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ACME SSL/TLS Automation with Apache and Nginx

This how-to will walk you through setting up automated certificate installation and renewal with SSL.com for Apache and NGINX with the ACME protocol and Certbot client.

Note: You will need SSH access and sudo privileges on your web server to follow these instructions.

Install Certbot and Retrieve ACME Credentials

  1. SSH into your web server.
  2. Make sure that a current version of Certbot, along with the Apache and Nginx plugins, are installed on your web server:
    • If you have snapd installed, you can use this command for installation:
      sudo snap install --classic certbot
    • If /snap/bin/ is not in your PATH, you will also need add it or run a command like this:
      sudo ln -s /snap/bin/certbot /usr/bin/certbot
  3. Retrieve your ACME credentials from your SSL.com account:
    1. Log into your SSL.com account. If you are already logged in, go to the Dashboard tab.
      Dashboard
    2. Click api credentials, located under developers and integration.
      API credentials link
    3. You will need your Account/ACME Key and HMAC Key to request certificates. Click the clipboard icon () next to each key to copy the value to the clipboard.
      Account/ACME Key and HMAC Key

Apache Installation and Automation

Use a command like this to install on Apache. Replace values in ALL CAPS with your actual values:

sudo certbot --apache --email EMAIL-ADDRESS --agree-tos --no-eff-email --manual-public-ip-logging-ok --config-dir /etc/ssl-com --logs-dir /var/log/ssl-com --eab-kid ACCOUNT-KEY --eab-hmac-key HMAC-KEY --server https://acme.ssl.com/sslcom-dv-rsa/ -d DOMAIN.NAME

Breaking the command down:

  • sudo certbot runs the certbot command with superuser privileges.
  • --apache specifies to install certificates for use with Apache.
  • --email EMAIL-ADDRESS provides a registration email address. You may specify multiple addresses, separated by commas.
  • --agree-tos (optional) agrees to the ACME subscriber agreement. You can omit this if you want to agree interactively.
  • --no-eff-email (optional) indicates that you do not want share your email address with the EFF. If you omit this you will be prompted with the option to share your email address.
  • --manual-public-ip-logging-ok (optional) automatically allows public IP logging. If you skip this option, you will receive a prompt asking if you wish to allow it. Public IP logging is not required.
  • --config-dir /etc/ssl-com (optional) sets the configuration directory.
  • --logs-dir /var/log/ssl-com (optional) sets the directory for logs.
  • --eab-kid ACCOUNT-KEY specifies your account key.
  • --eab-hmac-key HMAC-KEY specifies your HMAC key.
  • --server https://acme.ssl.com/sslcom-dv-rsa/directory specifies SSL.com’s ACME server.
  • -d DOMAIN.NAME specifies the domain name that the certificate will cover.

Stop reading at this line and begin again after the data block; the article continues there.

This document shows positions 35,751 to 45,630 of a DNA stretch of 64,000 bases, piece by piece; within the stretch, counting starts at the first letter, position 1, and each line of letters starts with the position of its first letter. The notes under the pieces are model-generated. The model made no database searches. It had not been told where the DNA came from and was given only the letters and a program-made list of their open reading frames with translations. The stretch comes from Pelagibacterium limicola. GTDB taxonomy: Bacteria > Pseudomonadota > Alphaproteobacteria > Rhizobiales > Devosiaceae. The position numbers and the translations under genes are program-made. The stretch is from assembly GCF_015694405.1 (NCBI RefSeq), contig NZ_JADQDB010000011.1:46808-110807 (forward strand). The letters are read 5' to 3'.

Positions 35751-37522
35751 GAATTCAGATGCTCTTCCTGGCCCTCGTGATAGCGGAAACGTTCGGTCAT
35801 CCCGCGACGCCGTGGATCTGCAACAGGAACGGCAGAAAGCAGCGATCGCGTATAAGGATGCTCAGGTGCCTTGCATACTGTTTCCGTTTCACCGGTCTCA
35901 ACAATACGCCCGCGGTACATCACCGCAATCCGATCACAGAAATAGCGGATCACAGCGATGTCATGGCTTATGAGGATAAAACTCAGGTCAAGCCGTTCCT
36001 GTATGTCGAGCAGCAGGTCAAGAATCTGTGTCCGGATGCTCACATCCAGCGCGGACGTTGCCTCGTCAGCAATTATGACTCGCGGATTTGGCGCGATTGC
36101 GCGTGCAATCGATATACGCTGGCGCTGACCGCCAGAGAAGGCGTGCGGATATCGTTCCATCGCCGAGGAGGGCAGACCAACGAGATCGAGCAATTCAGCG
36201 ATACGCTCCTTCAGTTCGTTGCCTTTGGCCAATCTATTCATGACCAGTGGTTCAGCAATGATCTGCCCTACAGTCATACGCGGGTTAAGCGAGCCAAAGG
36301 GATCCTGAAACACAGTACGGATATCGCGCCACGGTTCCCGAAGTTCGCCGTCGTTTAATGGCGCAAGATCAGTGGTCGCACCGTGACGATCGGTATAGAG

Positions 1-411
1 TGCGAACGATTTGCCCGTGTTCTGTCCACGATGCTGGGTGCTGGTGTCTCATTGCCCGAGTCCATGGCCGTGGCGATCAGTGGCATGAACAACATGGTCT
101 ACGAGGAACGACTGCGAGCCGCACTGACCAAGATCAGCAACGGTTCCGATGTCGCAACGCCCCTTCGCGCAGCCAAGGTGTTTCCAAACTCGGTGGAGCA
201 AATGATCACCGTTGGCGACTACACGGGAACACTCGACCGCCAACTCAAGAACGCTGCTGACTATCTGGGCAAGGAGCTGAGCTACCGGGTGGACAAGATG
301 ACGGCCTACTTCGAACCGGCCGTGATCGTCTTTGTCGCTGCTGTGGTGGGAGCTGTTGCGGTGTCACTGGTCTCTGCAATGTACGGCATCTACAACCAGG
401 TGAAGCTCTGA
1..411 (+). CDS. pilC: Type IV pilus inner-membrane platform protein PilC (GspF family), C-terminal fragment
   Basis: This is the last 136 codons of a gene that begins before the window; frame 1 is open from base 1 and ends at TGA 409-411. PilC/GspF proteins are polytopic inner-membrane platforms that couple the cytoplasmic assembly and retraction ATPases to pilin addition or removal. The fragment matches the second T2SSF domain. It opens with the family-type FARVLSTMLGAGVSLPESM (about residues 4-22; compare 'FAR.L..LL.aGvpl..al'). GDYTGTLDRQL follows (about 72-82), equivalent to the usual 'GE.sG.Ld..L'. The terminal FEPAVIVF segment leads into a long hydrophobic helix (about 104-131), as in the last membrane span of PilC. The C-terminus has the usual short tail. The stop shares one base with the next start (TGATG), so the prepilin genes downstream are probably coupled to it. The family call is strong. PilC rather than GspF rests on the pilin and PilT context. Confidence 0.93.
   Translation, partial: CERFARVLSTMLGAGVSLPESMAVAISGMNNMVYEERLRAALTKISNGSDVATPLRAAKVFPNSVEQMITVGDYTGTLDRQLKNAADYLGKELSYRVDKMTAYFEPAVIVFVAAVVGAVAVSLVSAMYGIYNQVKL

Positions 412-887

Note: You can use the -d DOMAIN.NAME option multiple times in your command to add domain names to your certificate. Please see our information on certificate types and billing to see how different combinations of domain names map to SSL.com certificate types and their corresponding pricing.

You should see output like this after you run the command:

Saving debug log to /var/log/ssl-com/letsencrypt.log
Plugins selected: Authenticator apache, Installer apache
Obtaining a new certificate
Performing the following challenges:
http-01 challenge for DOMAIN.NAME
Waiting for verification...
Cleaning up challenges
Created an SSL vhost at /etc/apache2/sites-available/DOMAIN-le-ssl.conf
Deploying Certificate to VirtualHost /etc/apache2/sites-available/DOMAIN-le-ssl.conf
Enabling available site: /etc/apache2/sites-available/DOMAIN-le-ssl.conf
Redirecting vhost in /etc/apache2/sites-enabled/DOMAIN.NAME.conf to ssl vhost in /etc/apache2/sites-available/DOMAIN-le-ssl.conf

- - - - - - - - - - - - - - - - - - - - - - - - - - - - - - - - - - - - - - - -
Congratulations! You have successfully enabled https://DOMAIN.NAME
- - - - - - - - - - - - - - - - - - - - - - - - - - - - - - - - - - - - - - - -

Certbot will also create a crontab file like this for automated non-interactive renewal of any certbot-installed certificate expiring within 30 days:

$ cat /etc/cron.d/certbot
# /etc/cron.d/certbot: crontab entries for the certbot package
#
# Upstream recommends attempting renewal twice a day
#
# Eventually, this will be an opportunity to validate certificates
# haven't been revoked, etc.  Renewal will only occur if expiration
# is within 30 days.
#
# Important Note!  This cronjob will NOT be executed if you are
# running systemd as your init system.  If you are running systemd,
# the cronjob.timer function takes precedence over this cronjob.  For
# more details, see the systemd.timer manpage, or use systemctl show
# certbot.timer.
SHELL=/bin/sh
PATH=/usr/local/sbin:/usr/local/bin:/sbin:/bin:/usr/sbin:/usr/bin

0 */12 * * * root test -x /usr/bin/certbot -a \! -d /run/systemd/system && perl -e 'sleep int(rand(43200))' && certbot -q renew
Note: All SSL/TLS certificates issued via ACME by SSL.com have a one-year lifetime.

Nginx Installation and Automation

For Nginx, simply substitute --nginx for --apache in the command shown above:

sudo certbot --nginx --email EMAIL-ADDRESS --agree-tos --no-eff-email --manual-public-ip-logging-ok --config-dir /etc/ssl-com --logs-dir /var/log/ssl-com --eab-kid ACCOUNT-KEY --eab-hmac-key HMAC-KEY --server https://acme-qa.ssl.com/sslcom-dv-rsa/directory -d DOMAIN.NAME

Force Renewal Manually

If you wish to manually renew a certificate before expiry is imminent, use this command:

certbot renew --force-renewal --cert-name DOMAIN.NAME

SSL.com provides a wide variety of SSL/TLS server certificates for HTTPS websites.

COMPARE SSL/TLS CERTIFICATES

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